Dear English-speaking readers, this page is an automatic translation made from a post originally written in French. My apologies for any strange sentences and funny mistakes that may have been generated during the process. If you are reading French, click on the French flag below to access the original and correct text:
I crossed an ocean for them. Whale sharks - tiburones ballena in Spanish - gather in July and August off Mexico's Yucatán Peninsula.
That's right, this July, 2014, I'm in Mexico. It's a new destination on the Petites Bulles d'Ailleurs! Usually, I usually hang out in South-East Asia during summer holidays... But I really wanted to see this:
Every year, from mid-June to mid-SeptemberWhale sharks gather by the hundreds off the Yucatán Peninsula near the Yum Balam Nature Reserve in Mexico. They come here to feed on tiny translucent tuna eggs, which are abundant in the area at this time of year. You can swim with them by snorkeling.
The intensity of the experiment is proportional to the size of the animal. It's just huge!!!
Those are the biggest fish in the world. They don't have teeth (only very small teeth of a few millimetres which are not of much use), but they are sharks.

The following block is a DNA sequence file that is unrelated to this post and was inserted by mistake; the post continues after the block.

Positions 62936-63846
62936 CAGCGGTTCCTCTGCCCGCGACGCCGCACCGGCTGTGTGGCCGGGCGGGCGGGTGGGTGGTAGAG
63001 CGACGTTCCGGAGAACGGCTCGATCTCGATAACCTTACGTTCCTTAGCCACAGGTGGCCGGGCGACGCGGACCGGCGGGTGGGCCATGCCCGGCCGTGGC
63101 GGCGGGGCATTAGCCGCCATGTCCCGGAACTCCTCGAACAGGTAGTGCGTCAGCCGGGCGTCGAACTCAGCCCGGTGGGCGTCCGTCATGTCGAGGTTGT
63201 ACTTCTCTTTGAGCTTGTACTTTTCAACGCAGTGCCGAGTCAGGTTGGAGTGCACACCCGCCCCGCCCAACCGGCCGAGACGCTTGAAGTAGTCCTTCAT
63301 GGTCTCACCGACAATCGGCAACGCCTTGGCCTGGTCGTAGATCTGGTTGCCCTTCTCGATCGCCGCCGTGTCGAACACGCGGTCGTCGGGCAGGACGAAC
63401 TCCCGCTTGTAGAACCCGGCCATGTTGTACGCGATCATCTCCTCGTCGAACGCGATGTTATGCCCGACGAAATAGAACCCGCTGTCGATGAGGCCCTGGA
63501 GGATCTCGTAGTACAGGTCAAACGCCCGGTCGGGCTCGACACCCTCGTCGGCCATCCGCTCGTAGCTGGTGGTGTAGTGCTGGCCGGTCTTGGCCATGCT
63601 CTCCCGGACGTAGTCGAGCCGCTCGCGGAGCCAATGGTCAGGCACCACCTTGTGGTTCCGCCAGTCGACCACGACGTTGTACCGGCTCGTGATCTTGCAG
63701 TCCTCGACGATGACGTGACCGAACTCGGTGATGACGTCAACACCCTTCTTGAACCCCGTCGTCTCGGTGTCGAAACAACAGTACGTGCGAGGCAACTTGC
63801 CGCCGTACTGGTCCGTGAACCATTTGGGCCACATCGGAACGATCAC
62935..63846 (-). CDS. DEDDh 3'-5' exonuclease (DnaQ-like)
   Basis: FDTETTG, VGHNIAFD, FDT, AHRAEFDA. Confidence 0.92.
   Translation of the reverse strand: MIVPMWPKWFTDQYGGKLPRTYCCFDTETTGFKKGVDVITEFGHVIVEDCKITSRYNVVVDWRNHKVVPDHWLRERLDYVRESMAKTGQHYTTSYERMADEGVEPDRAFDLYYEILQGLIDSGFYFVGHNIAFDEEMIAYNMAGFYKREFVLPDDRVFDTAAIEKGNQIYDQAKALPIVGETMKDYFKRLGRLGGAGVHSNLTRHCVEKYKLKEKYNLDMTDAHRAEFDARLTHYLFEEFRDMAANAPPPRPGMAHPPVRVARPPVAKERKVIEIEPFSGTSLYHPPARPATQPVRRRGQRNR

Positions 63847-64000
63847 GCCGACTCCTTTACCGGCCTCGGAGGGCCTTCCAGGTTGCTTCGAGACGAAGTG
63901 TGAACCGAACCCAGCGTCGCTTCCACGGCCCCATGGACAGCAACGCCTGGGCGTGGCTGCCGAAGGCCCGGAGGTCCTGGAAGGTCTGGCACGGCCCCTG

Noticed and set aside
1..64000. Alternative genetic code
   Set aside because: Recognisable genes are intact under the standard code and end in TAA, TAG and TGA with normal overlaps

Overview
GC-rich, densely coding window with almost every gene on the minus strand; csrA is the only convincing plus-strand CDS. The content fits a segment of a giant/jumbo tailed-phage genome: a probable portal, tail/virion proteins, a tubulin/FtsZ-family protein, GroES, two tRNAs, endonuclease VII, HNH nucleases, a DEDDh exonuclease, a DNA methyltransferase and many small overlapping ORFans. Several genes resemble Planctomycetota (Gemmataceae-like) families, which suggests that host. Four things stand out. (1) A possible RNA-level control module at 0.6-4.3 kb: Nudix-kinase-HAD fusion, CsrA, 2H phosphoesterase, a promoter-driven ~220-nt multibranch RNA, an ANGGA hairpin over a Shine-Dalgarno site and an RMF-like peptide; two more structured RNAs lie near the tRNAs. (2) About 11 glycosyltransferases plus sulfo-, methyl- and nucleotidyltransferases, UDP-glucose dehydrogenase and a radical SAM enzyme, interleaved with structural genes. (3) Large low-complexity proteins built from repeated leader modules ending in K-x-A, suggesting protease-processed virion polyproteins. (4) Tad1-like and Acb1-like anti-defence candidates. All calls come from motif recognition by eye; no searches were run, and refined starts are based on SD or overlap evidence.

Like whales (which are mammals, not fish), they are gigantic and feed on tiny marine organisms (plankton) and small fish, which they swallow by filtering the water with their mouths wide open.
They measure in the 12-14 meters in adulthood. The largest specimens can reach, it is said, 18 to 20 meters and weigh 20 to 30 tons...
My previous encounter with a whale shark was in 2006! It was in Thailandduring a diving cruise in the Similan Islands, near Richelieu Rock (the photo opposite, where I can be seen with my small compact camera of the time, was taken by another diver, Daniel Cocker, whom I thank for the picture!)
What a show! The cattle are there, on the surface, swallowing large plankton swarms, indifferent to the small swimmers tossed around by the swell.